Nearly 200 years after his birth, Henry David Thoreau’s reputation can still stir up a ruckus.
In her recent New Yorker critique of Thoreau’s life, work and influence, Kathryn Schulz writes, “[O]ur image of the man has also become simplified and inspirational. ...Thoreau is our national conscience: the voice in the American wilderness, urging us to be true to ourselves and to live in harmony with nature.”
Often sentimentalized because of his influence on respected 20th-century leaders like Mahatma Gandhi and Martin Luther King, Jr., Thoreau belongs comfortably in that pantheon of writers whose output is appreciated but rarely read by the general public. Since he’s often discussed in league with folks like Gandhi and King, the perception of him is too often lumped in with how we feel about other men we respect.
In her effort to contrast our sentimental view of Thoreau with how he lived his life, Schulz described Thoreau as “self-obsessed: narcissistic, fanatical about self-control, adamant that he required nothing beyond himself to understand and thrive in the world. From that inward fixation flowed a social and political vision that is deeply unsettling.”
Describing Thoreau’s most famous work, Walden, as “the original cabin porn,” Schulz rounds out the picture of one of our most cherished nature prophets with an arrogance that Thoreau himself might have used. The article’s title matches its harsh tone: “Pond Scum: Henry David Thoreau’s Moral Myopia.”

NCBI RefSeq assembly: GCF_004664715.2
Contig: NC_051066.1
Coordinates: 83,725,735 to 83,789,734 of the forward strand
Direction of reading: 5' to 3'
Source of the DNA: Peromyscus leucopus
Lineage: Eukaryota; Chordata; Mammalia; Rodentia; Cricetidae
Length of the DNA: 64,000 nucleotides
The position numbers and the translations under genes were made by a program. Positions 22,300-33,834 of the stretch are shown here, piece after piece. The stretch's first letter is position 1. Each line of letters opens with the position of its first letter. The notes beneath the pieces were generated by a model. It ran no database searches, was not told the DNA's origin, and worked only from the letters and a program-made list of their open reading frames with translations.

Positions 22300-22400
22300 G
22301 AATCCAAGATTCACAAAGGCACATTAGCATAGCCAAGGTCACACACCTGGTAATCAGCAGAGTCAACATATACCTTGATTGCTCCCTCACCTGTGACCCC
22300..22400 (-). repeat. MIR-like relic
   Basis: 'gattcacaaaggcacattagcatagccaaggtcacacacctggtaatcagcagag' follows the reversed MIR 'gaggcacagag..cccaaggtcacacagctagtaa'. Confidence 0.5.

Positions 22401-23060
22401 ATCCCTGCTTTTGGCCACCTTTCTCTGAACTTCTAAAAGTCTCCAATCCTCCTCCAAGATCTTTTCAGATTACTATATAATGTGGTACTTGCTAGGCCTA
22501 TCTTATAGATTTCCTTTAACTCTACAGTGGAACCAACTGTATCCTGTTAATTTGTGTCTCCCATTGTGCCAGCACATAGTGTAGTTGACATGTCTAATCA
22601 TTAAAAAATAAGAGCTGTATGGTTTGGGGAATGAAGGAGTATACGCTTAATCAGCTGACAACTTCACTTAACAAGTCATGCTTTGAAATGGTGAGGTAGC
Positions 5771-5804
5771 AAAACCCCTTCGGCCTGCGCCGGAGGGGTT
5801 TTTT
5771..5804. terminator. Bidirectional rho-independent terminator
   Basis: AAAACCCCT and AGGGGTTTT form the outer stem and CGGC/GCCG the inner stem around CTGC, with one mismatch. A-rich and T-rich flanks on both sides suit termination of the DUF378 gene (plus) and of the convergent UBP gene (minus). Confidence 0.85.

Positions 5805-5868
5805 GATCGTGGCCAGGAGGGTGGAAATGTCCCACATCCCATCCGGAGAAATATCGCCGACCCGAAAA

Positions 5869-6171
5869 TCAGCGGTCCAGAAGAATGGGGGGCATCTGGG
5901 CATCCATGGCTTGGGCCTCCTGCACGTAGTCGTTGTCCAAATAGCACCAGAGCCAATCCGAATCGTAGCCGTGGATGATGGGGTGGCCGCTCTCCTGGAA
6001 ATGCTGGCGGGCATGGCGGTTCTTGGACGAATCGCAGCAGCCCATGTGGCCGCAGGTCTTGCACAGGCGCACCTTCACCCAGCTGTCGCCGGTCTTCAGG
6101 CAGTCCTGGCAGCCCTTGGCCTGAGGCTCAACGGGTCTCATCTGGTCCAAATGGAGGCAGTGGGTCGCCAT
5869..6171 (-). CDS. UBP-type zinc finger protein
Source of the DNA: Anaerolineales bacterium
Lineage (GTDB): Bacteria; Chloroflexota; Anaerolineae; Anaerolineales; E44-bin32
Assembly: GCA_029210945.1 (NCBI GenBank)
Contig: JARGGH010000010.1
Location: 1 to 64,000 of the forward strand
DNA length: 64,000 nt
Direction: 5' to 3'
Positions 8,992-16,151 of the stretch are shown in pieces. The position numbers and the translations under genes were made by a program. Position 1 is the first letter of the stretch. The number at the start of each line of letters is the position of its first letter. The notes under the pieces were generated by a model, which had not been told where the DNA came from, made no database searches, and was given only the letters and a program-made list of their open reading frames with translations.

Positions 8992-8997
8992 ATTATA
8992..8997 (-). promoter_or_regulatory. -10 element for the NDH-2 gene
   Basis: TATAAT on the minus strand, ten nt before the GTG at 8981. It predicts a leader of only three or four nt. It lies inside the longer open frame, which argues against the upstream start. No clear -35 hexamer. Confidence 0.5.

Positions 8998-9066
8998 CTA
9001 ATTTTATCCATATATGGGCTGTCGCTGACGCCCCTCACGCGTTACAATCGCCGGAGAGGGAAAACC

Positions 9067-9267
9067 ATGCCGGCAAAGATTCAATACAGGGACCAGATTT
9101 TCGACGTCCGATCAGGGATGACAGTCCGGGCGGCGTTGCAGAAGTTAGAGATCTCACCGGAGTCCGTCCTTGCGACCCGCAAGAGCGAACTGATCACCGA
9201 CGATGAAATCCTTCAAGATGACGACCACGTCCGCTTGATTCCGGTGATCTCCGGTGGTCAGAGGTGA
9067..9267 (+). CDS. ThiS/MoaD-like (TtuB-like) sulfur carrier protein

We prefer the idea of Thoreau over the reality; we have sentimentalized the man and his message.
Not surprisingly, the takedown of such an esteemed author didn’t go unnoticed. On Slate’s Culture Gabfest podcast, Stephen Metcalf, Laura Miller and Dana Stevens tried to rectify the reality of Thoreau’s social influence with his inability to avoid sounding arrogant and disconnected from humanity. While accusing Schulz of discussing Thoreau maliciously, Metcalf summed up her critique of Thoreau as coming from one who can only see the blemishes in his writing. He called the results of her effort “a giant pile of zits.”
After reading the Schulz article and listening to The Culture Gabfest, I have to admit: the conversation sounds familiar. When my students read Walden, they are disappointed (and often bored) by his tone, which conveys a sense of a straight-A student speaking to his intellectual underlings.
But our struggle with Thoreau isn’t entirely Thoreau’s fault. We tend to value Thoreau well beyond our realistic interaction with his writing. Some of us love the idea of living out an authentic life without asking whether or not Thoreau — or anyone else, for that matter — actually did it. We prefer the idea of Thoreau over the reality; we have sentimentalized the man and his message.
Preferring sentimentality over reality can be quite comforting, if it weren’t such a dangerous habit. Too often, we as Christians want to embrace the Prince of Peace while we ignore that Jesus also came to bring a sword. We like to flatten out and quote the Bible or even Jesus for our own sentimental calm, as if feeling better will replace living better. The pop psychology version of any prophet’s message — whether secular or sacred — produces a cheapened variation, where transformation is difficult and knowing the prophet is impossible. For those of us who are interested in appreciating the ideas and lives of important men and women, reality provides the means to achieving authentic understanding. For those of us who worship the image of the invisible God, the sentimentality that separates the ideal from the real can border on blasphemy.